How to Thaw Frozen Pipes: 6 Steps to Take When Your Pipes Freeze - Always Plumbing & Heating
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    How to Thaw Frozen Pipes: 6 Steps to Take When Your Pipes Freeze

    November 2, 2017

    November has arrived and with it, Old Man Winter. As temperatures continue to drop over the next couple of months homes in the Edmonton area will be at a greater risk of frozen pipes. Uninsulated pipes can freeze when temperatures reach just -6 degrees Celsius. Without the necessary precautions taken, pipes in the Edmonton area are susceptible to freezing throughout the Winter and into early Spring. Pay attention to pipes that are uninsulated or on exterior walls. They are more exposed to the elements giving them a higher risk of freezing.

    How To Keep Your Pipes From Freezing

    • Let warm water drip from the faucet furthest from the main water line overnight. This will ensure water runs throughout the pipes in the house.
    • Keep your thermostat set to the same temperature at night that it is during the day.
    • When traveling keep your heat on and your thermostat set between 13-16 degrees Celsius. Have someone check your pipes regularly for water flow.

    Even if you take every precaution, pipes can still freeze in severely cold temperatures like we experience in the depths of winter. Waking up to frozen pipes is a dreadful thing. It can be difficult to immediately know what, if any, damage has already been done until the pipes are thawed.

    The good news is, frozen pipes don’t have to mean burst pipes. If you suspect they may be frozen, check them first thing in the morning. If they are, start acting immediately. The longer the pipes stay frozen and the ice is allowed to expand, the more stress and potential damage to your pipes.

    4 Signs That Your Pipes Are Frozen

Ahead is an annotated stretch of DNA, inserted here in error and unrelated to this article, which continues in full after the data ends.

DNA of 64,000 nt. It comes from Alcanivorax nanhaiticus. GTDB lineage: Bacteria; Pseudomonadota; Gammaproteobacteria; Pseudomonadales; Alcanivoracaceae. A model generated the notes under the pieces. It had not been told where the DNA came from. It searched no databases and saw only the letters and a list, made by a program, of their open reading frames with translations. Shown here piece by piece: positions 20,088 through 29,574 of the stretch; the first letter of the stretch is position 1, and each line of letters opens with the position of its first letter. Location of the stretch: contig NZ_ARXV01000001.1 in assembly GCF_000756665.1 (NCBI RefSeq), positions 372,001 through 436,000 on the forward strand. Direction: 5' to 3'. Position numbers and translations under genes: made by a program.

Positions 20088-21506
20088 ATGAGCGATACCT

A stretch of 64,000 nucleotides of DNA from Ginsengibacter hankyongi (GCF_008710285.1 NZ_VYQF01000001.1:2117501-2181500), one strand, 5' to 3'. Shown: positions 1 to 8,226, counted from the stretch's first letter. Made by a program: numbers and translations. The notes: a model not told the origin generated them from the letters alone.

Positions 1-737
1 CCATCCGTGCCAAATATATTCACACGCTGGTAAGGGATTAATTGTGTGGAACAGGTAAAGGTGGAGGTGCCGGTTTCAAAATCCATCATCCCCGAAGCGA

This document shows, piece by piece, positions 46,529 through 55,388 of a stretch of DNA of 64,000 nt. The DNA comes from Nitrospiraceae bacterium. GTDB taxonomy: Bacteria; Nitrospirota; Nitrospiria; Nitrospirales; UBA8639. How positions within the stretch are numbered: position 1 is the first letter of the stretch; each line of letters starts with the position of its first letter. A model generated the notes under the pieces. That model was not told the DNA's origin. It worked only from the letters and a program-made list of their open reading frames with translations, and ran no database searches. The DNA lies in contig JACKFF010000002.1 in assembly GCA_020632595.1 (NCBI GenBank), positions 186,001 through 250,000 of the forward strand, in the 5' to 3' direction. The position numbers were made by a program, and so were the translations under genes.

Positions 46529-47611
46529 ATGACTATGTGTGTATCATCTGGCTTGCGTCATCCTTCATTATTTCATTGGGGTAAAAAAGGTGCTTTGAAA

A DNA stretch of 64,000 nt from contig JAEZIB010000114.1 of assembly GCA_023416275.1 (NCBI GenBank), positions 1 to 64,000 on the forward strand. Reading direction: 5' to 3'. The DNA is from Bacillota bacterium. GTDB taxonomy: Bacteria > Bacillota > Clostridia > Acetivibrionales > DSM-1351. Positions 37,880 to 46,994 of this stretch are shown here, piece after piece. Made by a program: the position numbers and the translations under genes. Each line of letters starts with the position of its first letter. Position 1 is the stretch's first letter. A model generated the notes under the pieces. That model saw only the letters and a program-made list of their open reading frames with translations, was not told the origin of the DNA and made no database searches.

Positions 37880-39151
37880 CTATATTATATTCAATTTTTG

1. One or more exposed pipes are wet or have a frost-coated waterline.
    2. A bulge in the pipe where water has frozen into ice.
    3. Water either trickles or won’t flow at all from one or more faucets.
    4. Your toilets aren’t refilling following a flush.

    If you notice one or more of these signs after a night of below freezing temperatures, your pipes have frozen. Do not wait to thaw your pipes. The longer they stay frozen, the more likely one is to burst. Take these steps to safely thaw your frozen pipes and minimize pipe or water damage.

    How To Thaw Frozen Pipes

    Step 1: As soon as you notice your pipes are frozen, turn off the water supply to that section of the    house, or the whole house if multiple pipes are affected.

    Step 2: Turn on the faucet and leave it open. Running water through the pipe will help it thaw.

    Step 3: Locate the frozen area. If you can’t locate the frozen area or it’s not accessible, call a professional as soon as possible.

    Step 4: Once you’ve identified the frozen area, apply heat to sections of the pipe. Start at a section of the pipe closest to the faucet. As one section thaws, work your way towards the coldest section.

    An electric heating pad, electric blow dryer, space heater, hot wet towels or electrical heating tape can be used to apply heat. Check for standing or leaking water before using anything electric and do not leave it unattended.

    Step 5: Continue applying heat until water pressure is fully restored.

    Step 6: Once the pipe is thawed, check all of them. If one freezes then others may have too.

    Step 7: Check for a burst pipe.

    Signs of a Burst Pipe or Water Leak

    • Dripping sound within the walls.
    • Puddles on the ground or under cabinets.
    • Water damage on the ceiling walls.
    • A decrease in water pressure.
    • Fluctuations on the water meter when your main water line is shut off.

    Most frozen pipes can be thawed, damage free, if caught in time. If you think a frozen pipe may have burst in your Edmonton home, call Always Plumbing and Heating today at780-489-8118 (Edmonton) or 587-601-1253 (Fort McMurray). We provide emergency service 24 hours a day, 365 days a year.